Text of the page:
Ouch! Common Causes of Toothache Pain
Toothaches are more than minor inconveniences. They prevent us from eating peanut brittle, biting into jawbreakers and chewing on gravel—though you shouldn’t do either of those last two things anyway.
Much like headaches and stomach aches, however, toothaches have a way of sneaking up on us when we least expect them and finding out what caused them can be a mystery worthy of Sherlock Holmes.
Fortunately, we’ve narrowed down the field of suspects to only the most common causes of toothache pain.
Among the most common causes of painful—and painfully annoying—toothaches are also one of the most preventable oral health problems… tooth decay. According to the Canadian Health Measures Survey (CHMS), 96% of adults have or have had a cavity at some point in their life.
Dental cavities don’t cause tooth pain right out of the gate—or the mouth, as it were—but, as they worsen, they can expose nerve endings and soft tissue. More so than other dental care problems, cavities make your teeth more sensitive to hot and cold foods and beverages.
That’s why regular dental checkups are so important. Your dentist will keep an eye out for tooth decay and treat it before it becomes a problem so that you can sip your coffee and smoothie at the same time without wincing—if you can stomach that odd combination.
Maintaining good oral hygiene by brushing your teeth and flossing twice daily is the surest way to reduce your chances of developing dental caries and a toothache bad enough to make you want to go on a hunger strike.
Teeth grinding—or bruxism, as most dentists and dental care professionals would call it—is a common culprit for toothaches and a bad night’s sleep.
According to the Canadian Dental Association (CDA), most children and adults who have bruxism don’t know that they have it as it occurs at night during the sleep cycle. Additionally, for most people, bruxism is a transient condition with unknown triggers, meaning that you can be sleeping peacefully one night and grinding your teeth into nubs the next and no one can tell you why.
But we do know one thing: teeth grinding causes toothaches, headaches and jaw pain. Bruxism erodes the protective enamel coating on your teeth and exposes the sensitive soft tissue layers beneath. Severe or prolonged bruxism can even lead to chipped, cracked or broken teeth and cause malformations of the facial musculature.
There’s a reason that babies cry when they begin to teethe—it hurts, it hurts a lot. Though adults won’t experience as much teething as babies and children, wisdom teeth—the last set of teeth to erupt—don’t come in until adulthood.
Though most people won’t need a wisdom tooth extraction, some people may experience an impacted wisdom tooth if there isn’t sufficient space at the back of their mouth for it grow.
Toothaches caused by teething are usually accompanied by red and swollen gums, itchy gums, irritability and unusual chewing habits.
Tooth Extraction or Dental Treatment
People usually want to leave their dentist’s office with a bigger, brighter and better smile—and maybe a lollipop or two—but that isn’t always possible.
Certain oral and dental treatments and procedures such as root canals and tooth extractions can leave patients with a grimace instead of a grin. Before any procedure, your dentist should inform you about any potential side effects, including pain, that you may experience during your recovery period.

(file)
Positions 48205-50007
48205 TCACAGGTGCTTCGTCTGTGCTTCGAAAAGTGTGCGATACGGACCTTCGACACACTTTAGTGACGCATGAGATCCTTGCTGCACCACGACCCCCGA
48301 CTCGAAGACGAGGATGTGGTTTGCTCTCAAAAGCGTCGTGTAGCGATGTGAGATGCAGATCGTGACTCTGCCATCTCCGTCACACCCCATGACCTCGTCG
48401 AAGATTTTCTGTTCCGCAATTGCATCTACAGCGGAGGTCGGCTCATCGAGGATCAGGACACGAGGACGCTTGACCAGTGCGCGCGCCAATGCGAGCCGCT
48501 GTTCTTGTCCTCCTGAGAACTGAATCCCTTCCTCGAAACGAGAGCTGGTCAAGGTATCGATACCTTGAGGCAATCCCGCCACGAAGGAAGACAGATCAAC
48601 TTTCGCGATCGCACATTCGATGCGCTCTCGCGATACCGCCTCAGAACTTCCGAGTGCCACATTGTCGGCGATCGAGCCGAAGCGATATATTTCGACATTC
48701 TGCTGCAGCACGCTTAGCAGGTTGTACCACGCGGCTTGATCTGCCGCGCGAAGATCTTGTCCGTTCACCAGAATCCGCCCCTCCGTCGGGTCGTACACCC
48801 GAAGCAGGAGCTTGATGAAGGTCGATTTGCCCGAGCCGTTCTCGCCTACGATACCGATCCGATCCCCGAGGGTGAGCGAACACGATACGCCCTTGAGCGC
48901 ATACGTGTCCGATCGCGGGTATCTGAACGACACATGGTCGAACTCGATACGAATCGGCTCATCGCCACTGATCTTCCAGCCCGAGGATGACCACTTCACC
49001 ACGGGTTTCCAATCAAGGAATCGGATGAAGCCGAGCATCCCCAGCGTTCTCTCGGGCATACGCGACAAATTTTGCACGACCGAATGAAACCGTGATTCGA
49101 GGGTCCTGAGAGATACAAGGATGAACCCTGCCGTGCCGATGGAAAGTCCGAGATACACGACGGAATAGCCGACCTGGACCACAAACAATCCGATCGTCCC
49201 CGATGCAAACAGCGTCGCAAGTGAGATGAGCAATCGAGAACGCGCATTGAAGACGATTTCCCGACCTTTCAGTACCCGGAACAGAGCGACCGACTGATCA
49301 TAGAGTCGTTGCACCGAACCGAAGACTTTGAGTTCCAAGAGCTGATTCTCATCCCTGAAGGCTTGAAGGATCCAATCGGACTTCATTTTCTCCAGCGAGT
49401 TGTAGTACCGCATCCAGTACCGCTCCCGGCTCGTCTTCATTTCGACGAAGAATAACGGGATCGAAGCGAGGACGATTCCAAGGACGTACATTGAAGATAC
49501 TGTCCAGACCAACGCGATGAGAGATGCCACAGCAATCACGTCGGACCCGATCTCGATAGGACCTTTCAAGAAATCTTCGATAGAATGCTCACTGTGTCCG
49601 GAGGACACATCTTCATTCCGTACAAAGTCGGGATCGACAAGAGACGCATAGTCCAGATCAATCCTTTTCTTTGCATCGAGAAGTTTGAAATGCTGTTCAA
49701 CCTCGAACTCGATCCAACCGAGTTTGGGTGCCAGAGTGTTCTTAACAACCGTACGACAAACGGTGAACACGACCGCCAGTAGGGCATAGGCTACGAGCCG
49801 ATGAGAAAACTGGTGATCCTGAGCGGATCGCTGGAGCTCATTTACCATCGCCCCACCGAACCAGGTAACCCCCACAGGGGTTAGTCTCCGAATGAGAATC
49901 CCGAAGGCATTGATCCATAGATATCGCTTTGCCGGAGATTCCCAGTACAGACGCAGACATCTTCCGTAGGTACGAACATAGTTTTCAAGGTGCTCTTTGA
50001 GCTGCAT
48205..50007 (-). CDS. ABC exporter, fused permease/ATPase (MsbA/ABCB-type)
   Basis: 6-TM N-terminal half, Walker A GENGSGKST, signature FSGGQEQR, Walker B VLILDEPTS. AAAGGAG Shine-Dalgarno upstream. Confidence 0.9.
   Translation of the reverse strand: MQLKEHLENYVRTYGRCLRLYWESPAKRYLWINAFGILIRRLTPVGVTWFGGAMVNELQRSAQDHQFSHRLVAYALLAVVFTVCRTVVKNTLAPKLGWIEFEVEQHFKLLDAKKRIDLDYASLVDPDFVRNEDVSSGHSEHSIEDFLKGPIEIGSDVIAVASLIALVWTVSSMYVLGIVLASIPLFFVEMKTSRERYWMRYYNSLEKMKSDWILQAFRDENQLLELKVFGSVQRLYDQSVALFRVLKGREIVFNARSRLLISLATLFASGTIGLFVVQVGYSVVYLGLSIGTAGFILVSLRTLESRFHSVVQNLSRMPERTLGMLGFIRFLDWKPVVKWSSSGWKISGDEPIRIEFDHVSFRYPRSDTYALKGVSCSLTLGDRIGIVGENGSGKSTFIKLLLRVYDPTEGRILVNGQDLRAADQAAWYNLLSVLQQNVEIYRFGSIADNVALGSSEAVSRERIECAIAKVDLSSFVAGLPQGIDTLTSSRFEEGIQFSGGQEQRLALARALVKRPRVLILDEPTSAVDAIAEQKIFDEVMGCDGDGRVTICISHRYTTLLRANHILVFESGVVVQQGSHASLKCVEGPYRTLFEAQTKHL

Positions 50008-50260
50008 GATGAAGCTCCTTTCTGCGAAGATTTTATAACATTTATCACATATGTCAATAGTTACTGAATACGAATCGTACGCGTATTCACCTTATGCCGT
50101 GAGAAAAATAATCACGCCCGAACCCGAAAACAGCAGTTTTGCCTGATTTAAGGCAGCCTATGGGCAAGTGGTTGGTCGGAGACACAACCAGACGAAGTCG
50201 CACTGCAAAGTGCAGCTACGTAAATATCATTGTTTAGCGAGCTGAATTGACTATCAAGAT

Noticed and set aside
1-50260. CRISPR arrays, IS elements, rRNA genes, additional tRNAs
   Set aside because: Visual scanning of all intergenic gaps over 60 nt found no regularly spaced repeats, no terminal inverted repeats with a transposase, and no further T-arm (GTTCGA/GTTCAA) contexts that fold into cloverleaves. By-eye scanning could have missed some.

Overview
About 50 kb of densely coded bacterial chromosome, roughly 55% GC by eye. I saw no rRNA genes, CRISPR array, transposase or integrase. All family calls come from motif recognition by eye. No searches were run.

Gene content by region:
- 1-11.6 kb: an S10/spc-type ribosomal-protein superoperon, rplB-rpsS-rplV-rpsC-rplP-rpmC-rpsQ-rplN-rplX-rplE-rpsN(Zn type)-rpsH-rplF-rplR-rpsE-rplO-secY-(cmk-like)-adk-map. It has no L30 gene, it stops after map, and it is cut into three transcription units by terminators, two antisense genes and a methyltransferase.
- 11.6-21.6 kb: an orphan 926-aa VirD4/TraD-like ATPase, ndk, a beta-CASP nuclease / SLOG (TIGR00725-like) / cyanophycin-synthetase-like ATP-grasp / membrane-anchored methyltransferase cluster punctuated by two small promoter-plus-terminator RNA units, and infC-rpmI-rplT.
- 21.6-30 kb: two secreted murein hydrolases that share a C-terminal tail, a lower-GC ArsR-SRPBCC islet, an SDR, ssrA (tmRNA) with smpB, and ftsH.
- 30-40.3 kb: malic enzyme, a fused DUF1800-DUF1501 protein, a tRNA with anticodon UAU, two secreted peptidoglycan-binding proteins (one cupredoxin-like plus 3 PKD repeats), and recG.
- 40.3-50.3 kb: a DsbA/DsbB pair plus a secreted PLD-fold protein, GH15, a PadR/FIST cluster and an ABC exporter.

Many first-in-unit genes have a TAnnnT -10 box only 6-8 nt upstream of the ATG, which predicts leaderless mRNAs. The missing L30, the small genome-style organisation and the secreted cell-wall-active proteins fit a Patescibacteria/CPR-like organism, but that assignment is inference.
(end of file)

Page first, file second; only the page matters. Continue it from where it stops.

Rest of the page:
Toothaches and pain from dental treatments should only last a short while during your recovery. Depending on the severity, your dentist may prescribe a pain medication for a limited time. However, if symptoms persist, call your dentist.
A dental abscess refers to a localized bacterial infection inside the tooth—and it is every bit as painful as it sounds. Abscesses can have any number of causes, from tooth decay and gum disease to chipped, cracked or damaged teeth that later became infected.
Unfortunately, there are no dentist-approved home remedies for dental abscesses—a rigorous warm salt water rinse may provide some temporary pain relief but it’s not a cure. More often than not, your dentist will have to treat the abscess with a root canal or tooth extraction, depending on the extent of the infection.
Damaged or Broken Tooth
Trauma to the face, mouth, teeth or gums can cause a dull aching sensation. For minor oral injuries, home remedies such as over-the-counter pain medications and ice packs can provide much-needed pain relief but more serious injuries require the attention of a dentist.
As we mentioned, chipped, cracked or damaged teeth can lead to dental abscesses and other serious threats to your oral health. Small fissures in the teeth following trauma aren’t always visible to the naked eye so it’s important to visit your dentist following an incident.
Make sure that your dentist offers emergency care services in the event that your perfectly pearlescent smile suffers an unexpected injury.
Not all causes of toothache pain originate in the mouth. Sinus infections, headaches, migraines, jaw, head and skull injuries, tension in the neck and even heart attacks can cause tooth pain.
Contact Dawson Dental
Solving the mystery of The Tender Toothache needn’t require the detective skills of Sherlock Holmes—just the dentistry skills of our team at Dawson Dental. If your tooth is still throbbing like it’s trying to escape your mouth, give us a call and book your appointment or virtual consultation.